The Bottom Line
If you are currently shopping for a new sound card that will provide you with a much better all-around audio experience than what your recent onboard sound already provides, then the Recon3D sound cards in any of its three forms is likely not for you. Listening to music with the Recon3D Fata1ty Pro sound card was a disappointing experience to say the least. Our movie experience in both stereo and 5.1 modes was slightly better, but still a very hit and miss situation.
Creative's past hardware-based Audigy and X-Fi cards with and without the I/O bays offered more value over these cards simply because those were superior performing products for the time when used for movies, music, and games. Those solutions are still simply better than what we have today in the Creative Sound Blaster Recond3D series.
In Creative’s defense, if you go to its website and start looking for how these products are marketed, you will not find the Fatal1ty Recond3D listed for use with music or movies. The product reviewed here is specifically listed for gamers. Of course this makes us wonder how many gamers watch movies or listen to music on their computers? Surely not many! Seriously, we get how Creative is trying to cater to the market with a more diverse product stack, but the company has somewhat missed the mark here in terms of music, movies, and TV shows.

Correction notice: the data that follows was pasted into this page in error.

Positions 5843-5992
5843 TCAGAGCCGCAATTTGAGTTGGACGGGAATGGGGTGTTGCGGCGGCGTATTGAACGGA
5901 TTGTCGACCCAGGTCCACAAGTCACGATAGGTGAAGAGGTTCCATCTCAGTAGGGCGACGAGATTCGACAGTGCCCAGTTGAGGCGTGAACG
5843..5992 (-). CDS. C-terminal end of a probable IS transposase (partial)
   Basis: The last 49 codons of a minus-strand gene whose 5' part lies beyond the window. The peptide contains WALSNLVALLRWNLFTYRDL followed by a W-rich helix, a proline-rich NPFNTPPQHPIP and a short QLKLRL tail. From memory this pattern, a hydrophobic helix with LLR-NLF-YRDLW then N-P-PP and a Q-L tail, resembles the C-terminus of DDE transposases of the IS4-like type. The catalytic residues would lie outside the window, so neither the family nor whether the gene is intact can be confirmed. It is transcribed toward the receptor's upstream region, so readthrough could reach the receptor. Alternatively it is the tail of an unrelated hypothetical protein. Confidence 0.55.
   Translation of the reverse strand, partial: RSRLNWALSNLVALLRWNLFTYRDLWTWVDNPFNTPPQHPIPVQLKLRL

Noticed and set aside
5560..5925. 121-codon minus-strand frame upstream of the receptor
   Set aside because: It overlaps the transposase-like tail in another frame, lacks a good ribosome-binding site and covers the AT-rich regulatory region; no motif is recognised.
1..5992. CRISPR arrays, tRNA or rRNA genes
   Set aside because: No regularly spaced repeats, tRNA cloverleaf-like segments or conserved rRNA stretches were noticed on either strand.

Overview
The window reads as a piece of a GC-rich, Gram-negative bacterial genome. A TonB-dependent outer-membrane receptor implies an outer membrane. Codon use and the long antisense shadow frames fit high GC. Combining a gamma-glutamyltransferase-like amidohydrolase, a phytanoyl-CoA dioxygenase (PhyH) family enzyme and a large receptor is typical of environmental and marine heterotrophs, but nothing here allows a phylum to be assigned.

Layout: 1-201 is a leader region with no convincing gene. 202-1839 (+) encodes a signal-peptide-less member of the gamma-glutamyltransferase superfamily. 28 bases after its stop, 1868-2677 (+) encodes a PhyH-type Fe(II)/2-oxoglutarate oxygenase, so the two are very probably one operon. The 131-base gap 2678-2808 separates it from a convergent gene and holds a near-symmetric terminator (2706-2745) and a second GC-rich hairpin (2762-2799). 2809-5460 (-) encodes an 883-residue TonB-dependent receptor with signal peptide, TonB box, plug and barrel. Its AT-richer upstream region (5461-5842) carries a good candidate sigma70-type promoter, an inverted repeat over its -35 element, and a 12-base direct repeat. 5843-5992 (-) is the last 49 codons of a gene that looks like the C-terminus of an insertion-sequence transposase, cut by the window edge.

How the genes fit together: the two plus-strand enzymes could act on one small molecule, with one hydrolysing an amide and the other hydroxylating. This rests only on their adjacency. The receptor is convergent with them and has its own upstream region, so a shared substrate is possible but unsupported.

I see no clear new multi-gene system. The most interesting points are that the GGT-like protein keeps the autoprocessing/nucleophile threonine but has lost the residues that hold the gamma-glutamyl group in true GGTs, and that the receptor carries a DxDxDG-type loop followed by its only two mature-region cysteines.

However where the Fatal1ty Recon3D shines, and yes you might have guessed this, is gaming. If you are a competitive gamer that is only looking for a solid gaming sound card with a great headphone amplifier, then the Recon3D and Recon3D Fatal1ty Champion are definitely worth your consideration. The I/O bay accessory was very convenient to use, but it is not a "must have" in our books. The sound card already has a microphone and headphone amplifier out ports on its back panel, we would simply need longer audio cables. Surely though this is a personal choice though.
Although these Fatal1ty Recon3D products seem slightly overpriced for the base audio quality that is delivered, there is no question in our minds that the Recon 3D cards with surround and Scout Mode gaming effects will definitely give you much a better stereo, 5.1, and headphone gaming experience than what onboard analog sound can provide. Scout Mode alone might be worth the entire product cost to some of our readers however as it surely has a way of giving you an advantage you are likely without now. Some might even say Scout Mode is cheating.